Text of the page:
Only mutations that confer an advantage (or make no difference) persist in the DNA. To talk of the virus having “aims” and “intents” with mutations is to talk from a human perspective. In a similar way, there is a debate about whether the “ultimate virus” would be one that survived within you undetected for your entire life, or one that hops quickly and easily between new hosts. Both would require extensive mutations, the results of which are too random to be planned.

Proteins are folded into extremely complex 3D shapes, depending on the interactions between amino acids in the same string. Changing an amino acid that is key to holding the shape together, such as swapping a positively charged one for a negatively charged one, will change that shape.

Those billions of years of molecular sculpting that allow proteins to be just the right shape to cooperate are not compatible with sudden mutations and radically different shapes. No additional abilities, no superpowers – typically the protein just no longer fits as it should. And if that protein is key to the virus infecting you? Good news! That particular virus particle can’t harm you and that mutated virus version dies out.

Read more: AI makes huge progress predicting how proteins fold – one of biology’s greatest challenges – promising rapid drug development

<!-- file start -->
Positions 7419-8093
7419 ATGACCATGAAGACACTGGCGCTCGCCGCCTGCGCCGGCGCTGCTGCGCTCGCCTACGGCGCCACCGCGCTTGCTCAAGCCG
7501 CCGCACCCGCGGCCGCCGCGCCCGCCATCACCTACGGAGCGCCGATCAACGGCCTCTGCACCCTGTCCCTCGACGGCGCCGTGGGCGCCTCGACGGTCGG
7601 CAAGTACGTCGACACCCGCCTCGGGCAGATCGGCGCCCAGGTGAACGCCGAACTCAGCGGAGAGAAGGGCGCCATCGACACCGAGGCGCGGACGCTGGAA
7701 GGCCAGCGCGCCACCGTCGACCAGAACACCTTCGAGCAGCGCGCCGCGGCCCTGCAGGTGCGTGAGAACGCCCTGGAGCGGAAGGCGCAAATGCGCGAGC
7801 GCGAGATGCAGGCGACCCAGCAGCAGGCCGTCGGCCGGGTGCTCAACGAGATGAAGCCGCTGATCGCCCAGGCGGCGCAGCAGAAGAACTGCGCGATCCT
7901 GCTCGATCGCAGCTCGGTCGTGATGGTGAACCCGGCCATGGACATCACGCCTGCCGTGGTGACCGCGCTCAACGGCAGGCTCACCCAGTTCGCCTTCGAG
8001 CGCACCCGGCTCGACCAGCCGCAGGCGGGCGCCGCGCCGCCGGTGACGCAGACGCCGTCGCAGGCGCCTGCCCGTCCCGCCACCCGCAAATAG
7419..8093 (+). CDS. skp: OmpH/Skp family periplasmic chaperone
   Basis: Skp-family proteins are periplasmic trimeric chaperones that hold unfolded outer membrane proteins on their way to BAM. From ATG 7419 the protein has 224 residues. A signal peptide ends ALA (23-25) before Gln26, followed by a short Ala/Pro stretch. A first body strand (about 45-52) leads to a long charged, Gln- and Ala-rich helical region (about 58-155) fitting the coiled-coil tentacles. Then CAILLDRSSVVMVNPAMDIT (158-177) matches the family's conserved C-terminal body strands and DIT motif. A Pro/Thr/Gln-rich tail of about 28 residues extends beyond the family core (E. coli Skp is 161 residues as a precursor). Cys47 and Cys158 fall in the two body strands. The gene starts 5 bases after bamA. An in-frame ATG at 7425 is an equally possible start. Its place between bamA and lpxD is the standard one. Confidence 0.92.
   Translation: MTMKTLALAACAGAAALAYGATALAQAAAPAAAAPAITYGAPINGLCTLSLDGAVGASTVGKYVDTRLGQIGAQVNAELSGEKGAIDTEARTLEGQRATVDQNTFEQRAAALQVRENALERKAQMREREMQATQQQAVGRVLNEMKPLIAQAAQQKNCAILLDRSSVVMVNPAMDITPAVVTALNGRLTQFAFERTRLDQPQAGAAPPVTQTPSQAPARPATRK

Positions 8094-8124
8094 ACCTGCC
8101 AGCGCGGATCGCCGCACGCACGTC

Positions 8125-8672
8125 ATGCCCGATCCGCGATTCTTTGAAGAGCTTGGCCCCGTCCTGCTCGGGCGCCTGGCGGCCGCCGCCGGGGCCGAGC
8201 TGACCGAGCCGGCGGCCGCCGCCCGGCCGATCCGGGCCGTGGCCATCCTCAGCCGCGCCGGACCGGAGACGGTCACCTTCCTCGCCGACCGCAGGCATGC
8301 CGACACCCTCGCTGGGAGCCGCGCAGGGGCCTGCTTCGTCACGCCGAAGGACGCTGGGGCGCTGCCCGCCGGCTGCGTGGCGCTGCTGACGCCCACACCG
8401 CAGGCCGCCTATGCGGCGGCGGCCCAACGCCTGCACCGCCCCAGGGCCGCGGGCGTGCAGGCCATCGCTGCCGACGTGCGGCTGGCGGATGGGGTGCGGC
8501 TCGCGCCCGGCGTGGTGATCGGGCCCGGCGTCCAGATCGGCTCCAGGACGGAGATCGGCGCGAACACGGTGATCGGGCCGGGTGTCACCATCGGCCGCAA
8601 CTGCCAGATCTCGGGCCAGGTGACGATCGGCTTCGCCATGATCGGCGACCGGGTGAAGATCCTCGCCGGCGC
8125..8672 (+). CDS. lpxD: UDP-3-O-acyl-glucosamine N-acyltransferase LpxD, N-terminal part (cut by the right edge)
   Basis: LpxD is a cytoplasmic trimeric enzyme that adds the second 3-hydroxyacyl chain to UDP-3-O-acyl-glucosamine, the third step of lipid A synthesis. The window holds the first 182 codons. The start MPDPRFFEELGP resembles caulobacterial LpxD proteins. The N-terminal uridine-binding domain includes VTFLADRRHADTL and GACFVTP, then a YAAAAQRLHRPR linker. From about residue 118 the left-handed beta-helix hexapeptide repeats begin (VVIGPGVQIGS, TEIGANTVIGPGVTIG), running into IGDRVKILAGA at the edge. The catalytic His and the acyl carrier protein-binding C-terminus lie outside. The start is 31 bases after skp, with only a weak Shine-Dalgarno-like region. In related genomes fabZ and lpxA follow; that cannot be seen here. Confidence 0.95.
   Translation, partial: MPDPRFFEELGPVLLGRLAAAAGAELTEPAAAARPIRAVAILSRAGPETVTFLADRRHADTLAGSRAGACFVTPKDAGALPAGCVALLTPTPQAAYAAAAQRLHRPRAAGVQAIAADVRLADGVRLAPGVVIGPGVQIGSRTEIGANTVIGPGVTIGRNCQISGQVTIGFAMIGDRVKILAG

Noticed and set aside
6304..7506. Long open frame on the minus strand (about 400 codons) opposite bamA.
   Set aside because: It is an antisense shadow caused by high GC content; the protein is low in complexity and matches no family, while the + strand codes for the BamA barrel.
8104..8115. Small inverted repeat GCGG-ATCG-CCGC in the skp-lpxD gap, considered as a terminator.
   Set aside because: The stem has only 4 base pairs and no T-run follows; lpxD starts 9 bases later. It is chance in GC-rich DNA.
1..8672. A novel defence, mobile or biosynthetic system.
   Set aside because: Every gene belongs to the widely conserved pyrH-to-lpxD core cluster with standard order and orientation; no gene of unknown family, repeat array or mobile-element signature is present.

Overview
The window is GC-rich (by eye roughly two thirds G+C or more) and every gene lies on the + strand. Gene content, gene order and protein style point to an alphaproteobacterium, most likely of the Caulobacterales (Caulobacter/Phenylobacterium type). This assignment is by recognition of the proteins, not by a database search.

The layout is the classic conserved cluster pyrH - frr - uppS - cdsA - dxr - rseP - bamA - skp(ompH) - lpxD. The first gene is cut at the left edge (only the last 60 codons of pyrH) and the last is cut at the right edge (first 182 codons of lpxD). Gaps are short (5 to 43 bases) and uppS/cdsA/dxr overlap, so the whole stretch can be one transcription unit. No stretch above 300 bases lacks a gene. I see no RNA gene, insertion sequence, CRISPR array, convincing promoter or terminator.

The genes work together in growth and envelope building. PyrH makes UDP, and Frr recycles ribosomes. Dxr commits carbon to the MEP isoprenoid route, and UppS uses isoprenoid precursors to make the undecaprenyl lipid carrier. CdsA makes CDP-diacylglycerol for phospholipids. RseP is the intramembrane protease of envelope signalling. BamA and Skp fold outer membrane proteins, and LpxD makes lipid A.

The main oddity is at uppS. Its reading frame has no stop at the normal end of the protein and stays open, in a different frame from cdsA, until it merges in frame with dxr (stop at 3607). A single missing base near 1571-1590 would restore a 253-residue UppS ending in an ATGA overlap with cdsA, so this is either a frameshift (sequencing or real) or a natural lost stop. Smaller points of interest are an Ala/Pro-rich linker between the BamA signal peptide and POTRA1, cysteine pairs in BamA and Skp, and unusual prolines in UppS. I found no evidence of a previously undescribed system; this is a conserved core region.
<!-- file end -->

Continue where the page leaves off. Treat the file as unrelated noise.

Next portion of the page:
So how does any organism, human or virus, keep going if most mutations are bad for it? A common approach is to go back and fix the mutation.

When administering its system of turning the DNA code into strings of amino acids to make a protein, evolution has built in some steps to check for changes. If you have spent billions of years refining your blueprint then you want some protection for all of that previous hard work. Therefore, both humans and the coronaviruses have correction mechanisms for their DNA/RNA templates.

This evolutionary proofreading is there to correct the “errors” that would change proteins and inhibit the virus. The proofreading also reduces the speed at which advantageous mutations are acquired.

Not all amino acids are important to the shape, and changing them doesn’t alter the protein. The mutations most commonly found in the coronavirus spike protein that have made it through and become established are in the group of “no significant change to the protein”: swapping one large amino acid for another large amino acid. The biological equivalent of putting different tyres on your car. While these amino acids are different, the spike protein seems largely unchanged in how it works. No better or worse at getting inside cells.

Viruses work through generations far faster than large organisms such as ourselves, and groups of small changes can cluster more quickly into significant differences. However, in the case of the newly identified variant in the south-east of England, we have no evidence yet that this mutation makes the virus more harmful or transmissible.

Matt Webster is Head of the School of Allied Health, Anglia Ruskin University.

This piece was originally published at The Conversation